On the Road is a weekday feature spotlighting reader photo submissions.
From the exotic to the familiar, whether you’re traveling or in your own backyard, we would love to see the world through your eyes.
Two more submissions, mostly of some random photos that didn’t fit in any of the other categories.
Post Office Bay, on Floreana.
Whalers used to have a barrel here where they would leave letters to be picked up by ships on their way back to Europe or the United States. It’s still used, and the guides read off the list of destinations for the postcards other visitors have left. If you take one of the postcards you promise you will deliver it to the recipient.
They didn’t have any awaiting delivery to New York, so I didn’t take one, but I did drop one off, addressed to a friend of mine in Manhattan. And two years later, it was delivered.
A blue-footed booby and a sea lion. I took it from a zodiac, so it’s not as sharp as it could be but it’s still one of my favorites from the trip.
Yes, that’s a penguin. The Galapagos are probably the only place in the world where you can see penguins and flamingoes in the same day, and the Galapagos penguin is the only penguin species found in the Northern Hemisphere.
They’re much smaller than the penguins I saw in Antarctica, and sadly, are endangered, mostly because of global warming. Although the Galapagos straddle the Equator, the weather is quite mild, and the water quite cold, because of sea currents. Which of course aren’t as cold as they used to be.
A sea lion and a Sally Lightfoot crab on Gardner Island. Sea lions are apparently comfortably lying down anywhere.
Unfortunately, not a great picture (another one taken while bouncing around in a zodiac) but it’s the only picture I got of a red-billed tropicbird. This was on Floreana, and yes, that is its tail.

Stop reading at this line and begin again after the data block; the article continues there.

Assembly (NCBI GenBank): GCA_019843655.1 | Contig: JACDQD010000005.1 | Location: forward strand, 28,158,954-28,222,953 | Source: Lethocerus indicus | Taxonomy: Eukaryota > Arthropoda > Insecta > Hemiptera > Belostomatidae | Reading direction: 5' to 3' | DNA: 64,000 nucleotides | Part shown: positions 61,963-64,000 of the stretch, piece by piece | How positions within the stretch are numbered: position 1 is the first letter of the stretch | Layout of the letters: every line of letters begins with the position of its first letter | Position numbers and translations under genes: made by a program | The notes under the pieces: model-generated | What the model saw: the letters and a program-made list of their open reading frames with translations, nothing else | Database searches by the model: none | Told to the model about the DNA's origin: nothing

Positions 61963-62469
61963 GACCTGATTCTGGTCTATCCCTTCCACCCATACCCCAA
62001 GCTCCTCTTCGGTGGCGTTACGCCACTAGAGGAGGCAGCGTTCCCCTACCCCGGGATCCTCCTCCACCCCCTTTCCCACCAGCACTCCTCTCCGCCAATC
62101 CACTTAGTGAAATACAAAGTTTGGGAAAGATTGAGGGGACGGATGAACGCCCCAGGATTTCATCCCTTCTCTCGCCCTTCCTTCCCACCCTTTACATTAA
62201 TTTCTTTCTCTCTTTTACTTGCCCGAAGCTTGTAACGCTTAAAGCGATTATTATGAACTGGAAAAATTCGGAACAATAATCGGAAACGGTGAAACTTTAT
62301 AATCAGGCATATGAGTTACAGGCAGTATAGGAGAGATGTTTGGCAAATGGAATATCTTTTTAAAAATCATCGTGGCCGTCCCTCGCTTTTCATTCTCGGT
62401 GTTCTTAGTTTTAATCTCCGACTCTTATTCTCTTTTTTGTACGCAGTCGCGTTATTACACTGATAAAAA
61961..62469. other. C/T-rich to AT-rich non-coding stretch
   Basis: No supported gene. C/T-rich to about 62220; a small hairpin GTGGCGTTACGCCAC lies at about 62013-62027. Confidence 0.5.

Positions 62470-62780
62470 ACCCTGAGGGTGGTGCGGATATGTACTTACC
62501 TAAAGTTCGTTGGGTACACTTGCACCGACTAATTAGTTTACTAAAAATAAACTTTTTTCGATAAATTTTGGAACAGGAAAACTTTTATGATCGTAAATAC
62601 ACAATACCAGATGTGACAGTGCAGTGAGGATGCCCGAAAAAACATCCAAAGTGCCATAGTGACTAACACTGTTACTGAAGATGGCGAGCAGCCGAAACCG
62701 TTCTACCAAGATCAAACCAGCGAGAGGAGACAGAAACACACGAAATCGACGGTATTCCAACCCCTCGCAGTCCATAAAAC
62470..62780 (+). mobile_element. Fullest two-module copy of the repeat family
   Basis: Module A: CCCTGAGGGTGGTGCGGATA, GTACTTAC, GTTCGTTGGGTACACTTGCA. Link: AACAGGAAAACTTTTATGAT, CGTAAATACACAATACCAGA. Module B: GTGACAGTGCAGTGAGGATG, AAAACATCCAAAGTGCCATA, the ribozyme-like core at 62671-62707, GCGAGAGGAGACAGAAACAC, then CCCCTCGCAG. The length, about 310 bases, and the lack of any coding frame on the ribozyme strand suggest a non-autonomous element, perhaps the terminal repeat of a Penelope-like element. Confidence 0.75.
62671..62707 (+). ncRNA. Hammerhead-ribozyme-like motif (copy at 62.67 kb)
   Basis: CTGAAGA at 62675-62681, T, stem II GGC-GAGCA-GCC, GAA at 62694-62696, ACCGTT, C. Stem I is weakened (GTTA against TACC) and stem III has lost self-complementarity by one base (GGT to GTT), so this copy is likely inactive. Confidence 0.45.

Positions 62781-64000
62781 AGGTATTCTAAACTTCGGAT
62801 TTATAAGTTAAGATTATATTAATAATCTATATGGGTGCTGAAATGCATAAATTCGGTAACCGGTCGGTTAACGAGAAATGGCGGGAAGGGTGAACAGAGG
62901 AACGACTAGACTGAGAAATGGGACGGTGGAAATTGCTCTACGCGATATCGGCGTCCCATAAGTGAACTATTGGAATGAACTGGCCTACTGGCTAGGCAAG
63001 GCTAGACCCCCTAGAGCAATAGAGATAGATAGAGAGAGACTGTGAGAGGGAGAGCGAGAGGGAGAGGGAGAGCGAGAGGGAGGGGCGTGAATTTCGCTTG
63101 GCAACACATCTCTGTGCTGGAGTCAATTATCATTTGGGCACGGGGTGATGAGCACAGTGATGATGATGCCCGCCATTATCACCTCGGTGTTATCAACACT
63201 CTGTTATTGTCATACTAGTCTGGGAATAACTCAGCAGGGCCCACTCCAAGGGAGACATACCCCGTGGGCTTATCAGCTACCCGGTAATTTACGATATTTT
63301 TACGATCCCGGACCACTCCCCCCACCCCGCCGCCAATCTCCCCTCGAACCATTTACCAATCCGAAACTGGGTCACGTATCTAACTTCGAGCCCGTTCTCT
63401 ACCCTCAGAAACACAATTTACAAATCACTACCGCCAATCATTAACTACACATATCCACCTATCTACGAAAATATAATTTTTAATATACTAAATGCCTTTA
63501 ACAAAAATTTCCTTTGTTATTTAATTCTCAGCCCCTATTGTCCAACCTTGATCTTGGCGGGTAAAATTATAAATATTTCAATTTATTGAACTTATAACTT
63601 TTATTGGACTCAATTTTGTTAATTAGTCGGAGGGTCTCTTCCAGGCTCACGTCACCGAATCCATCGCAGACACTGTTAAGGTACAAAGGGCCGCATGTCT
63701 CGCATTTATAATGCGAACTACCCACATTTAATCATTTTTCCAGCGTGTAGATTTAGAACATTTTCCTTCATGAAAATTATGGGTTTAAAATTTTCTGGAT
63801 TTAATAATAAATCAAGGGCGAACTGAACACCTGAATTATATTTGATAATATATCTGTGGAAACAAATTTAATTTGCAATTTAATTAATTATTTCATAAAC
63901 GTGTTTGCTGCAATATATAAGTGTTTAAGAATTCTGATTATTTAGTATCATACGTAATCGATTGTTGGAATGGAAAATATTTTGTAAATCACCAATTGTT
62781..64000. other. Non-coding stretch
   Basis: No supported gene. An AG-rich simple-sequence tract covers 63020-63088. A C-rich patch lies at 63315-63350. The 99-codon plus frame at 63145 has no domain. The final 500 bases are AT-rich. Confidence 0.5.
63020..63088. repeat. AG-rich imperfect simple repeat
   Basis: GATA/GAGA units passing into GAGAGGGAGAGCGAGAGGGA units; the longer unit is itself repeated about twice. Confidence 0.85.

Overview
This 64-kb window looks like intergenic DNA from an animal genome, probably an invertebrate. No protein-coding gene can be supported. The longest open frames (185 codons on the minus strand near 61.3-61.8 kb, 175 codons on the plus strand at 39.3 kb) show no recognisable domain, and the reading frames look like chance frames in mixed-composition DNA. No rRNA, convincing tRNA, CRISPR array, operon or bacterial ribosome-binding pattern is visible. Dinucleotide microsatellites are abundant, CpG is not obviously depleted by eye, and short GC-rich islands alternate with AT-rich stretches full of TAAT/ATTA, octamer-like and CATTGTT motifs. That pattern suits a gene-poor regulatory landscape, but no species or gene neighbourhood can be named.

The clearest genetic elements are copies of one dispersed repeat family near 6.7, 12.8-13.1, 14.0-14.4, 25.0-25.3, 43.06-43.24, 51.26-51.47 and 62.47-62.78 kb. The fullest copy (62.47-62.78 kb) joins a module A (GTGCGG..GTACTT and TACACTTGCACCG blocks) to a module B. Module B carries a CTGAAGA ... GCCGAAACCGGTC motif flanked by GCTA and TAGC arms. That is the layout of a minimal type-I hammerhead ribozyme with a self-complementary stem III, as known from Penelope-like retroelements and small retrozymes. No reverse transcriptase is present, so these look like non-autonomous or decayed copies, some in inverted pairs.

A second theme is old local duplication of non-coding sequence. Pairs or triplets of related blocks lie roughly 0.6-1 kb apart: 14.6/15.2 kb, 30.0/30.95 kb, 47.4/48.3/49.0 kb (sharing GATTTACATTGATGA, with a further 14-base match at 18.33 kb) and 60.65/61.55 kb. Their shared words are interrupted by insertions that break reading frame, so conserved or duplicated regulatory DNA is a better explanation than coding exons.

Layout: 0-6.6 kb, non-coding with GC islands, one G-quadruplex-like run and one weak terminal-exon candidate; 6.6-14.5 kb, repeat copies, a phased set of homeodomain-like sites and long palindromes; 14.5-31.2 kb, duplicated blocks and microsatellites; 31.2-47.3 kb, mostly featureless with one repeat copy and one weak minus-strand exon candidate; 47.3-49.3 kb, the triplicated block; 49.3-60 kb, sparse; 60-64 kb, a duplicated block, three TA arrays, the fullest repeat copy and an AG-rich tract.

From the boat, we could see those tails waving like flags out of crevices in the rocks.
A heron who was hanging out near the penguins.
Pinnacle Rock, on Bartolomeo Island. It’s the mostly eroded remains of a volcanic dike that once connected Bartolomeo and Santiago.
For good reason.
The booby and the sea lion look like they are waiting for a ship to arrive.
J R in WV
All fine pictures of one of the natural wonders of the world. WE still hope to travel to the Galapagos. someday. Once the plague allows air travel with a little less apprehension.
I love the one with the long string tail and the thought of a bunch of them waving like flags is wonderful. These are all awesome, though.
The story is the Post Office barrel is fantastic. I love that it is still a tradition.
and great photos, as always. I especially like the first.
LOCATED ON FLOREANA ISLAND IN the Galapagos, Post Office Bay has been acting as a sort of passive post station since the 1700s, using nothing but a barrel and the camaraderie of sailers and travelers.
@J R in WV: Plus, you will probably want to board a ship once you get there.
I love having the opportunity to relive this trip. If we ever have a post-pan world where travel is not just possible but desirable, I’m going back.
They are all great, bit I really like the heron shot.
I’m not sure why, but the photo of the blue-footed booby and the sea lion made me cry this morning. Maybe because it’s just so perfect.
I love this so much!
Now I have the well-known song from Oklahoma!, “The Booby and the Sea Lion Should Be Friends”, going through my head.
Memorable photos, one and all.
Mike in Oly
IN the shot of the sea lion and the crab, it looks like there is a baby sea lion next to momma there. Blends with the stones very well. Lovely set of pics. That pinnacle rock is awesome.
@Mike in Oly: I think you are right! Great catch.
Thanks for great pics and interesting stories to go with them. I’m especially taken with the heron — such an unusual pose!
Great photo of the tropicbird! Mine are far away shots in the air. I did find some tropicbird earrings though!
My postcard from the Floreana mailbox never arrived.
We had a great trip though.